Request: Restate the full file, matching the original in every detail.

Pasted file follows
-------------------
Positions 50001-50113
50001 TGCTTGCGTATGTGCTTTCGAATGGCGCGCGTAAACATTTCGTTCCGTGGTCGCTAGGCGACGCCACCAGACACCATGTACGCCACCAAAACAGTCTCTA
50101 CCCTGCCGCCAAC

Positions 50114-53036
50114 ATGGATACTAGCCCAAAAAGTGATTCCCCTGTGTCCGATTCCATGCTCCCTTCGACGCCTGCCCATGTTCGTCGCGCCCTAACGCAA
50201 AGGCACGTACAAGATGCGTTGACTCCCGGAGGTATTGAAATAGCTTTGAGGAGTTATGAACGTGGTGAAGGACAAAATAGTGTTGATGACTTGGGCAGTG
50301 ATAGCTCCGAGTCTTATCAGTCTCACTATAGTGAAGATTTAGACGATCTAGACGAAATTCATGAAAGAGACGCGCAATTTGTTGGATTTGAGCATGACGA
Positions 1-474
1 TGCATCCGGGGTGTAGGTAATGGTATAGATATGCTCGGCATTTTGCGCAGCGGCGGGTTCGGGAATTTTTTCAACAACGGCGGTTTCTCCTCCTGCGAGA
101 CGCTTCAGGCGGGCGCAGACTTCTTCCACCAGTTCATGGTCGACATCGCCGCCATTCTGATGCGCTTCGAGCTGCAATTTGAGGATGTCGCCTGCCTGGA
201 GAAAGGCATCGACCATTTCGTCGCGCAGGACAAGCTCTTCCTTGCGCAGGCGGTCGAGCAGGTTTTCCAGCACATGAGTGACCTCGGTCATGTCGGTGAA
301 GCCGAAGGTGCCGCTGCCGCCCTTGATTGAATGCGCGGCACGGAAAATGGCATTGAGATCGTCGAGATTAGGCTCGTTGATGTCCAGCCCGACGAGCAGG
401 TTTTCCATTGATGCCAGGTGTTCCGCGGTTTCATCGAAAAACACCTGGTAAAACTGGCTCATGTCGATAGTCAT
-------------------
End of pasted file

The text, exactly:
Positions 50001-50113
50001 TGCTTGCGTATGTGCTTTCGAATGGCGCGCGTAAACATTTCGTTCCGTGGTCGCTAGGCGACGCCACCAGACACCATGTACGCCACCAAAACAGTCTCTA
50101 CCCTGCCGCCAAC

Positions 50114-53036
50114 ATGGATACTAGCCCAAAAAGTGATTCCCCTGTGTCCGATTCCATGCTCCCTTCGACGCCTGCCCATGTTCGTCGCGCCCTAACGCAA
50201 AGGCACGTACAAGATGCGTTGACTCCCGGAGGTATTGAAATAGCTTTGAGGAGTTATGAACGTGGTGAAGGACAAAATAGTGTTGATGACTTGGGCAGTG
50301 ATAGCTCCGAGTCTTATCAGTCTCACTATAGTGAAGATTTAGACGATCTAGACGAAATTCATGAAAGAGACGCGCAATTTGTTGGATTTGAGCATGACGA
Positions 1-474
1 TGCATCCGGGGTGTAGGTAATGGTATAGATATGCTCGGCATTTTGCGCAGCGGCGGGTTCGGGAATTTTTTCAACAACGGCGGTTTCTCCTCCTGCGAGA
101 CGCTTCAGGCGGGCGCAGACTTCTTCCACCAGTTCATGGTCGACATCGCCGCCATTCTGATGCGCTTCGAGCTGCAATTTGAGGATGTCGCCTGCCTGGA
201 GAAAGGCATCGACCATTTCGTCGCGCAGGACAAGCTCTTCCTTGCGCAGGCGGTCGAGCAGGTTTTCCAGCACATGAGTGACCTCGGTCATGTCGGTGAA
301 GCCGAAGGTGCCGCTGCCGCCCTTGATTGAATGCGCGGCACGGAAAATGGCATTGAGATCGTCGAGATTAGGCTCGTTGATGTCCAGCCCGACGAGCAGG
401 TTTTCCATTGATGCCAGGTGTTCCGCGGTTTCATCGAAAAACACCTGGTAAAACTGGCTCATGTCGATAGTCAT